Kaplan, Cora. “Pandora’s box: subjectivity, class and sexuality in socialist
feminist criticism”. Making a Difference: Feminist Literary Criticism. Editors Gayle Greene and Coppélia Kahn. London and New York. Methuen. 1985. 146-175.
King, Stephen. On Writing: A Memoir of the Craft. London. New English
Library. 2001.
Laurence, Margaret. “The Loons”. A Bird in the House. Toronto, Ontario.
McClelland & Stewart Inc. 1989. 108-120.
Magdoff, Harry. “Imperialism without colonies”. Studies in the Theory of
Imperialism. Editors Roger Owen & Bob Sutcliffe. London. Longman
Group Limited. 1972. 144-169.
McKinnon, Catharine. “Sexuality”. Knowing Women. Editors Helen Crowley and
Susan Himmelweit. Milton Keynes. Polity Press in Association with The
Open University. 1992.
Mill, John Stuart. “The Subjection of Women”. The Norton Anthology of English
Literature: The Victorian Age. Volume 2B. Seventh Edition. New York -.
London. W. W. Norton & Company, Inc. 2000. 1137-1165.
Olaussen, Maria. Three Types of Feminist Criticism. Åbo, Finland. Åbo Akademis
tryckeri. 1992.
Voices From the Gaps: Women Writers of Color. http://voices.cla.umn.edu/newsite/

[1] The red ochre people is deducted from the tradition of the Beothuk to cover their bodies, hair and belongings with a special kind of red clay which most likely served a purpose of sun or insect protection as well as having a spiritual meaning.
[2] The ‘Gussucks’ is a term the Natives used for the white people.
[3] The old man evidently was the spouse of her grandmother but he is not the girl’s grandfather.
[4] At least by those Natives that are refusing to be assimilated, as is the case with the girl.
[5] Vanessa McLeod is a white girl and the narrator of The Loons. It is through her eyes that we witness Piquette’s tragic life’s story.
[6] This is not to say that all colonized cultures were non-literary. Parts of Africa, India and various other cultures had a strong literary tradition. European cultures are very focused on their literacy but also have a vast oral tradition.
[7] The grandmother obviously has her own specific powers. The children in the village “ran when her grandmother came” (Silko, 1146). The parka represents the grandmother’s power (or status) and she passes this on to the girl by leaving her the parka.
[8] Wobee is the name Thrand is given by the Beothuk.
[9] Thrand is responsible for the death of Abidith’s brother.
[10] There are a number of incidents that show a definite likeness between the dogs and the white man as seen through the Native eye.
[11] Although her determination to marry Thrand might seem ridiculous to us since she is only twelve years old, it must not be disregarded that at twelve, a girl of that time and place might be considered of a marital age.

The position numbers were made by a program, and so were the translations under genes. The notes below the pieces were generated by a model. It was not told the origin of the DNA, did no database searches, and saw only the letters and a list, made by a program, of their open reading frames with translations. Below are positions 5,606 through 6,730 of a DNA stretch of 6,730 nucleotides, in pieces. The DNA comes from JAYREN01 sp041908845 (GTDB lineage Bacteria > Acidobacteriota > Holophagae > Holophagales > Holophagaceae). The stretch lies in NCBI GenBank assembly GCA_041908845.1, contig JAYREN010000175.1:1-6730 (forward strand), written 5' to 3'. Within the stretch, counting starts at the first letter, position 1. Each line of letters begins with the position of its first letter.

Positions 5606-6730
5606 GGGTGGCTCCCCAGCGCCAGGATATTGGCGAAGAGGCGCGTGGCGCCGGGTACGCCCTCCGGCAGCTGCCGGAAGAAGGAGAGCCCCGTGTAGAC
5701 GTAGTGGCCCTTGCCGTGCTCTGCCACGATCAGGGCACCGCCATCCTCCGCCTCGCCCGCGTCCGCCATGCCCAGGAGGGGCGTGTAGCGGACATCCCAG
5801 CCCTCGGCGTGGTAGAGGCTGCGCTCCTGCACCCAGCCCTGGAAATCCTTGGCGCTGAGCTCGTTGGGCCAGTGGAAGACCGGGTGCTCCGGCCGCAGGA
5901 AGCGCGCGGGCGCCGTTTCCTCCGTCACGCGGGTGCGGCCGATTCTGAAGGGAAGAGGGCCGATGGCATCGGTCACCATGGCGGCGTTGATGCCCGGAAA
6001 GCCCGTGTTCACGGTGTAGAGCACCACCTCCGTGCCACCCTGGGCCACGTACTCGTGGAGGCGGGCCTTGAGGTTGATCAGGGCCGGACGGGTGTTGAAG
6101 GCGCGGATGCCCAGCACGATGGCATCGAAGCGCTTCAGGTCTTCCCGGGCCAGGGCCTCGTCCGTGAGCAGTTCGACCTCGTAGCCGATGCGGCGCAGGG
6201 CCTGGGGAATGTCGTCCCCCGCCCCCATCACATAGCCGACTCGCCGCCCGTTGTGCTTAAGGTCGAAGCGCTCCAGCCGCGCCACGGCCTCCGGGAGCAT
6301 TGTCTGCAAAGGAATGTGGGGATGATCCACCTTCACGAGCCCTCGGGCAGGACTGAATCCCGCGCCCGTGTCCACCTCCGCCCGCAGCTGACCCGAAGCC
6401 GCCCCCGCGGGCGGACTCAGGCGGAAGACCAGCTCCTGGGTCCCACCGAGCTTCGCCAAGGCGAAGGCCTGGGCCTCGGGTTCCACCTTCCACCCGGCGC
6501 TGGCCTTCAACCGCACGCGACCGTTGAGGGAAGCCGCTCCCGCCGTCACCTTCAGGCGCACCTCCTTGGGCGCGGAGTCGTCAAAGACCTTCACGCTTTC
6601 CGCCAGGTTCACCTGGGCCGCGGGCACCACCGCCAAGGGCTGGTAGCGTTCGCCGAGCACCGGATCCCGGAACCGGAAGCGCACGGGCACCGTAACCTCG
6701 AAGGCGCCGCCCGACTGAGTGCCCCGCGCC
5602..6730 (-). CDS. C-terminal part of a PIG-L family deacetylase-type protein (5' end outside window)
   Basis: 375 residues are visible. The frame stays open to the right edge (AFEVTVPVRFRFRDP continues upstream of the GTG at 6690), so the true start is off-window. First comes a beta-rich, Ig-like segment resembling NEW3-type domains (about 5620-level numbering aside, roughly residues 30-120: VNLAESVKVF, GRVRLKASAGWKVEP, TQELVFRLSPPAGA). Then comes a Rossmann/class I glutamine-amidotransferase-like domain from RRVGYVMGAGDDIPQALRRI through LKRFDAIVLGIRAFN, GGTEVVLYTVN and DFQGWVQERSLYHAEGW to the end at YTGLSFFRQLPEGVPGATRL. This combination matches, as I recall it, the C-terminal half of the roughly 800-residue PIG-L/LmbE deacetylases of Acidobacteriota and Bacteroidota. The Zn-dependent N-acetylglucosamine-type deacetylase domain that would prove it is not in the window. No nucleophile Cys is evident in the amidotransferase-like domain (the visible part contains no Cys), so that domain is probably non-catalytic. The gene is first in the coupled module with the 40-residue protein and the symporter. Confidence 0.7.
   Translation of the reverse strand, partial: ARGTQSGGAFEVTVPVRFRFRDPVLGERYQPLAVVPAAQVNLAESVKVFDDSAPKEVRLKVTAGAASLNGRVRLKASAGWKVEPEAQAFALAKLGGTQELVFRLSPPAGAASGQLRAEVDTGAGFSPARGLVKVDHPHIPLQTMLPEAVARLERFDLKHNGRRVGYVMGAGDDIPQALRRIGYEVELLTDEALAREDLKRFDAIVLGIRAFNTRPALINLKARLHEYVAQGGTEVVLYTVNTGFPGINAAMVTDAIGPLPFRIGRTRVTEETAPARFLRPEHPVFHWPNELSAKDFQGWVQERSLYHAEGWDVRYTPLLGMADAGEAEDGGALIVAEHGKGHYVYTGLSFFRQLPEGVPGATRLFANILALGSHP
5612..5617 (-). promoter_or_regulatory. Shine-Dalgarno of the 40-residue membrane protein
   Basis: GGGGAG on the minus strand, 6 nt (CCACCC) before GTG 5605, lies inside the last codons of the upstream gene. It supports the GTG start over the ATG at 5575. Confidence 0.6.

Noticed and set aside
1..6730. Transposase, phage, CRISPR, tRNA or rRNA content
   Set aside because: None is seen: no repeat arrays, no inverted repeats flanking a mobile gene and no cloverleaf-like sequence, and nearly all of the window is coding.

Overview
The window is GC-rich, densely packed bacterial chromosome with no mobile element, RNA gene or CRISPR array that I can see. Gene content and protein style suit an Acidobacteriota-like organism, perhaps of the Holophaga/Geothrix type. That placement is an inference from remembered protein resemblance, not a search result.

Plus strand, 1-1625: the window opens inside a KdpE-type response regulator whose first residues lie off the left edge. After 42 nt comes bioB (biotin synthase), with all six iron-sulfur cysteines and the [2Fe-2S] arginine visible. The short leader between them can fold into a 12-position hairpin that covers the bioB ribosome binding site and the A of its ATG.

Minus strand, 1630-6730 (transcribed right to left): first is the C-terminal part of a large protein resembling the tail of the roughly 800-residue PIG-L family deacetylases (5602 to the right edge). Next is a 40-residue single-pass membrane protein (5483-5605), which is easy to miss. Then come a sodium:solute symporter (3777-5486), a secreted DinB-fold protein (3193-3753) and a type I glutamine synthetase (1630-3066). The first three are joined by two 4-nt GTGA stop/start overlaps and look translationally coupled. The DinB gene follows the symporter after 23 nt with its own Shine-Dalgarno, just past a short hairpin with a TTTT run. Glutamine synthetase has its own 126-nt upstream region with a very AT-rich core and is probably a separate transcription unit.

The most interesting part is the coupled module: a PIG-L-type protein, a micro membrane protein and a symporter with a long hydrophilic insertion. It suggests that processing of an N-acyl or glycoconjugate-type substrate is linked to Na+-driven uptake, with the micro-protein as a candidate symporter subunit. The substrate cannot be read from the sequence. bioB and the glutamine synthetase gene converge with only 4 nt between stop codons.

þriðjudagur, maí 16, 2006

Kennari: Arna

Jón Sigurðsson og Ingibjörg Einarsdóttir

José Luis Nunez Altuna
Vorönn 2006
Ástæða þess að ég vil skrifa um Jón Sigurðsson og konu hans Ingibjörgu Einarsdóttir er sú að þau voru mjög mikilvægar persónur í sögu Íslands. Jón Sigurðsson var oft kallaður ,,Jón forseti” en hann gegndi þí aldrei forsetaembætti, enda Ísland ekki sjálfstætt land í hans tíð heldur laut stjórn Danaveldis. Jón hlaut þessa heiðursnafnbót vegna þess merkilega starfs sem hann var ábyrgur fyrir varðandi sjálfstæðisbaráttu Íslendinga. Hugmyndir hans varðandi hvernig best væri að fara að í baráttu þjóðarinnar fyrir sjálfstæði voru frábærar og oftar en ekki hafði hann á réttu að standa um flest það sem átti eftir að gerast síðar. Þetta er ástæða þess að ég vil skrifa um hann en hún er líka sú að ég var mjög heillaður af sögu hans og Ingibjargar og hvernig þau náðu saman sem par.

Jón Sigurðsson var fæddur á Hrafneyri við Arnarfjörð þann 17. júní árið 1811. Hann lést þann 7.desember 1879. Foreldrar hans voru Sigurður Jónsson prestur og kona hans Þórdís Jónsdóttir húsmóðir. Ingibjörg Einarsdóttir var fædd 9. október 1804 og lést 16.desember 1879. Foreldrar hennar voru Einar Jónssons og Ingveldur Jafetsdóttir.
Jón gekk menntaveginn og lauk stúdentsprófi árið 1829 í heimaskóli hjá séra Gunnlaugi Oddssyni. Í framhaldi af því stundaði hann verslunarstörf í Reykjavík í eitt ár hjá Einari föðurbróður sínum og á þeim tíma kynntist hann frænku sinni Ingibjörgu. Þau urðu ástfangin og trúlofuðust. Síðan gerðist Jón skrifari hjá Steingrími Jónssyni biskup í Laugarnesi 1830-1833. Á þessum stað hafði Jón aðgang að stóru bókasafni og einu mesta safni handrita og skjala sem Ísland átti á þeim tíma og því er nokkuð ljóst að vera hans hjá biskup mótaði skoðanir hans og lífssýn gífurlega mikið. Sá áhugi sem hann hafði haft á íslenskum fræðum og öllu sem var rammíslenskt jókst til muna á þessum árum og Jón hafði tækifæri til þess að leggja fyrir launin sín.
Þegar veru Jóns lauk í biskupsgarði hélt hann til Kaupmannahafnar og innritaðist í Hafnarháskólann. Þar lagði hann stund á málfræði, sögu, hagfræði og stjórnfræði, en hann þurfti að vinna fyrir sér sjálfur og náði aldrei að ljúka sínu embættisprófi. Önnur ástæða þess að hann lauk aldrei sínum prófum var ef til vill sú að hann varð fljótlega mjög upptekinn af öllu sem tengdist íslenskum þjóðmálum og tók það upp mikinn tíma hans. Það merkilega í þessu öllu er að Jón snéri ekki aftur til Íslands í heil tólf ár og allan þann tíma beið Ingibjörg eftir honum í festum og hlýtur það að þykja ótrúlegt umburðarlyndi og þolinmæði! Það var ekki fyrr en að Jón kom heim árið 1845 til þess að setja á hinu nýendurreista Alþingi að hann og Ingibjörg giftust í Dómkirkjunni. Hún var þá orðin 41 árs en hann 34 ára.